STAUNTON, Va. (WHSV) -- People are letting their voice be heard Tuesday with local elections in Staunton, Waynesboro and Timberville.
In Staunton, it's a competitive run for the city council and school board. Eight candidates are vying for city council, but there are only three seats available. Only one of the eight, Carolyn Dull, is an incumbent.
Regardless of the races going on, poll workers said that turnout is much lower than expected.
Workers in Staunton were hoping for a 20 percent turnout, which would be on the high end for a local election; however, it was only 17 percent.
In Waynesboro, as of 4 p.m. only 249 voters went to the polls, which equals about 2 percent.
"If people don't turn up, then the issues aren't gonna revolve around them," said Nick Walge, an officer of election in Staunton. He said that one precinct hasn't had a lot of first time voters showing up.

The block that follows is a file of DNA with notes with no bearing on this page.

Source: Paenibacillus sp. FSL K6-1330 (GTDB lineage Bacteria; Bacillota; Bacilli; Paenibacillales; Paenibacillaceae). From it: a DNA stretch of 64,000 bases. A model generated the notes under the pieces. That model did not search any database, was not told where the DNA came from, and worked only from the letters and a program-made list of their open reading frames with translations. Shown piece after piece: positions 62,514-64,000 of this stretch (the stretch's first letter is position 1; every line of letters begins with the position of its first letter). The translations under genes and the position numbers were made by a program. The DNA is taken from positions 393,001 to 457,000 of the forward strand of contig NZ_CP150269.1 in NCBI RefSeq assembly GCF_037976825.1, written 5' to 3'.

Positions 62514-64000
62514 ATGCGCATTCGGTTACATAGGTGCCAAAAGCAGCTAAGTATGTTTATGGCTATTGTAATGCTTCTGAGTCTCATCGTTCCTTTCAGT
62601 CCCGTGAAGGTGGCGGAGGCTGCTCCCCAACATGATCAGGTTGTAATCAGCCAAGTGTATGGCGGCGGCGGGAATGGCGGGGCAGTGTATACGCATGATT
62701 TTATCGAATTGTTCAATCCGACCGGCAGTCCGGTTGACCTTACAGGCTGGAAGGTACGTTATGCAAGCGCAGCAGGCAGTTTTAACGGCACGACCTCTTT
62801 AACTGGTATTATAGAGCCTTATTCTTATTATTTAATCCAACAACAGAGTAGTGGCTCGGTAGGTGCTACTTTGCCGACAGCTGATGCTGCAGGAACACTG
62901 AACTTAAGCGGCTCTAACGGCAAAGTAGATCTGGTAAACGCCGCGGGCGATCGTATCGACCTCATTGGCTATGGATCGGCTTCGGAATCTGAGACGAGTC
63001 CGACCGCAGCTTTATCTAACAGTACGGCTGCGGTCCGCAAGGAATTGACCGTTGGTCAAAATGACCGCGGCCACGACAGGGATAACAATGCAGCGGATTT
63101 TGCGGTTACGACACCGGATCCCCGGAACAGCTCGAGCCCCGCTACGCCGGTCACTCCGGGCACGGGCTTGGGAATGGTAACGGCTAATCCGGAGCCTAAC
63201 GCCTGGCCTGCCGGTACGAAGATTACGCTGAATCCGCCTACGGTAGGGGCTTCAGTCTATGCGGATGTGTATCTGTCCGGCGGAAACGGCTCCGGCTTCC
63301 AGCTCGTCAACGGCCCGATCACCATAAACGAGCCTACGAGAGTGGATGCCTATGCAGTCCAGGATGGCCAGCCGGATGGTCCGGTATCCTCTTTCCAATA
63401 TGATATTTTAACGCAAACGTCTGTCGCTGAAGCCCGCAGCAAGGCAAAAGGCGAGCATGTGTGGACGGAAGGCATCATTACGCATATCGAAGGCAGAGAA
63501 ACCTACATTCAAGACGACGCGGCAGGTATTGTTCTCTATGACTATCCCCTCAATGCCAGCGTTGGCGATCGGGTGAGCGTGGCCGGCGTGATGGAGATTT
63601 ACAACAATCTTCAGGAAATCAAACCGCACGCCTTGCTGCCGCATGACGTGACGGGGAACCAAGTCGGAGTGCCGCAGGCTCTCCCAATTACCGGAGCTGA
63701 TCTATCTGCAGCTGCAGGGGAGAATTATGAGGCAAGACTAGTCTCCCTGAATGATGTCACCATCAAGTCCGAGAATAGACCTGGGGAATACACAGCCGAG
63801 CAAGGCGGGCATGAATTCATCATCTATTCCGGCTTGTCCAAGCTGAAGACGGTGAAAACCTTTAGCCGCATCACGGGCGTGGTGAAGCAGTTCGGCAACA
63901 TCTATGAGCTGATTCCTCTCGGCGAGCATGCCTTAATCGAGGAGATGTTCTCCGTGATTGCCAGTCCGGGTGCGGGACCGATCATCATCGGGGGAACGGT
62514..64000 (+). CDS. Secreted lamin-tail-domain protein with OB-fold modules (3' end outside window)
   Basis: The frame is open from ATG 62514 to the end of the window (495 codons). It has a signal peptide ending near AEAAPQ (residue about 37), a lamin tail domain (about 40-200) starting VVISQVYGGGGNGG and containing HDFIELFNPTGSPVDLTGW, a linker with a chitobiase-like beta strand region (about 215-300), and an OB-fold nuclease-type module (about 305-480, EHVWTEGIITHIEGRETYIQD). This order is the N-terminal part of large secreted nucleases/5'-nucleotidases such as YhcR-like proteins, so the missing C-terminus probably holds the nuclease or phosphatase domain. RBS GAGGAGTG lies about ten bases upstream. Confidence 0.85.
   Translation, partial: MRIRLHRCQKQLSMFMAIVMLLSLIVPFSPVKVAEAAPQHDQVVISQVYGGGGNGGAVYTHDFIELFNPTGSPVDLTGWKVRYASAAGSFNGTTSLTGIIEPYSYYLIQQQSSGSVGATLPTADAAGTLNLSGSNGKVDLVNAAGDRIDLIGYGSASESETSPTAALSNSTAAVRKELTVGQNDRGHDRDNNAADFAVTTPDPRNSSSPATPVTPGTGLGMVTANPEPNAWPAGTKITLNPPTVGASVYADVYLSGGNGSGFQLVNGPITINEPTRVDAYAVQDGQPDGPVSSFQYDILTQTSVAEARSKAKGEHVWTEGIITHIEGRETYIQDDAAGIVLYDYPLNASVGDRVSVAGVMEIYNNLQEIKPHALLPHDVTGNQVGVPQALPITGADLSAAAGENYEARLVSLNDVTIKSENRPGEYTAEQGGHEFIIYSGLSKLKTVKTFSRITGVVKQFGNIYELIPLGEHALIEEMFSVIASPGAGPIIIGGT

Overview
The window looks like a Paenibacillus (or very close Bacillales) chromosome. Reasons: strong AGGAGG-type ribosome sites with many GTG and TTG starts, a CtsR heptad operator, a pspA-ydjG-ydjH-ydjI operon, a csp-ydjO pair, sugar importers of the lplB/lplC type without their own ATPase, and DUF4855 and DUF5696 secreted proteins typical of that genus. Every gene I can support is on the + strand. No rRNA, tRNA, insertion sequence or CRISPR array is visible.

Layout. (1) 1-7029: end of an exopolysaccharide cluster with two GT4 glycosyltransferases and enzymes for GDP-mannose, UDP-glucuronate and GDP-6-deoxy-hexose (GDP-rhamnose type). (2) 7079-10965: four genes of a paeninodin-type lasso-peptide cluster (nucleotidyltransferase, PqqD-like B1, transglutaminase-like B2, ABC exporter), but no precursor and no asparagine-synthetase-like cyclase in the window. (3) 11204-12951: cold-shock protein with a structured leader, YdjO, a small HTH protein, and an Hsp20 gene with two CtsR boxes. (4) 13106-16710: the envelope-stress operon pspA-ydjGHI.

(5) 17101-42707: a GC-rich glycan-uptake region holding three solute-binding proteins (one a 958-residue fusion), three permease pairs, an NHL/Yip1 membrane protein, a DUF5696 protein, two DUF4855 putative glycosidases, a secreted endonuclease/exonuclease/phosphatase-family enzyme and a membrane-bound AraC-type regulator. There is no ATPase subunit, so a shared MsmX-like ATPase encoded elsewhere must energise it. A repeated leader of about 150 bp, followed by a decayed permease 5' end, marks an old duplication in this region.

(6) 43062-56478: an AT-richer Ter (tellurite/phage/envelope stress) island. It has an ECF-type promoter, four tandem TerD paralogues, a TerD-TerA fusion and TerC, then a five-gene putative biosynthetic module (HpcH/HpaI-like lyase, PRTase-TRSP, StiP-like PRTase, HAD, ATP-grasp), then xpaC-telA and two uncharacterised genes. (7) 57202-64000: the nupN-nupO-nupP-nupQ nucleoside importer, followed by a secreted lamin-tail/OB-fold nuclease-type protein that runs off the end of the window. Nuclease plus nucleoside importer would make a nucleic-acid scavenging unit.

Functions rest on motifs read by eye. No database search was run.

With all the campaigning that occurred this season, he is surprised, "It just hasn't seemed like it's going to pass anything past what local elections have generated in the past."
For some; however, voting was a new experience. "80 years old for the first time coming out, so that was pretty neat to see," said Walge.
For Jenny Simmons, the future of her four kids, including her son who came with her to vote, is affected.
"The high school for Staunton is getting kind of older and I've been to some school board meetings talking about that and you know what the future holds for Lee High. So I'm interested to see how that goes and I want to have a voice in that," said Simmons.
Sebastian Wimmer just moved to Staunton and decided to cast a vote as a way to become a part of a community, "Not just a thickening of the traffic lights and the highway. It's a real community, it has sidewalks, it has lovely buildings, it has a history and it has a character. These are all things worth guarding," said Wimmer.
As election day continues, workers hope to see more people voting.
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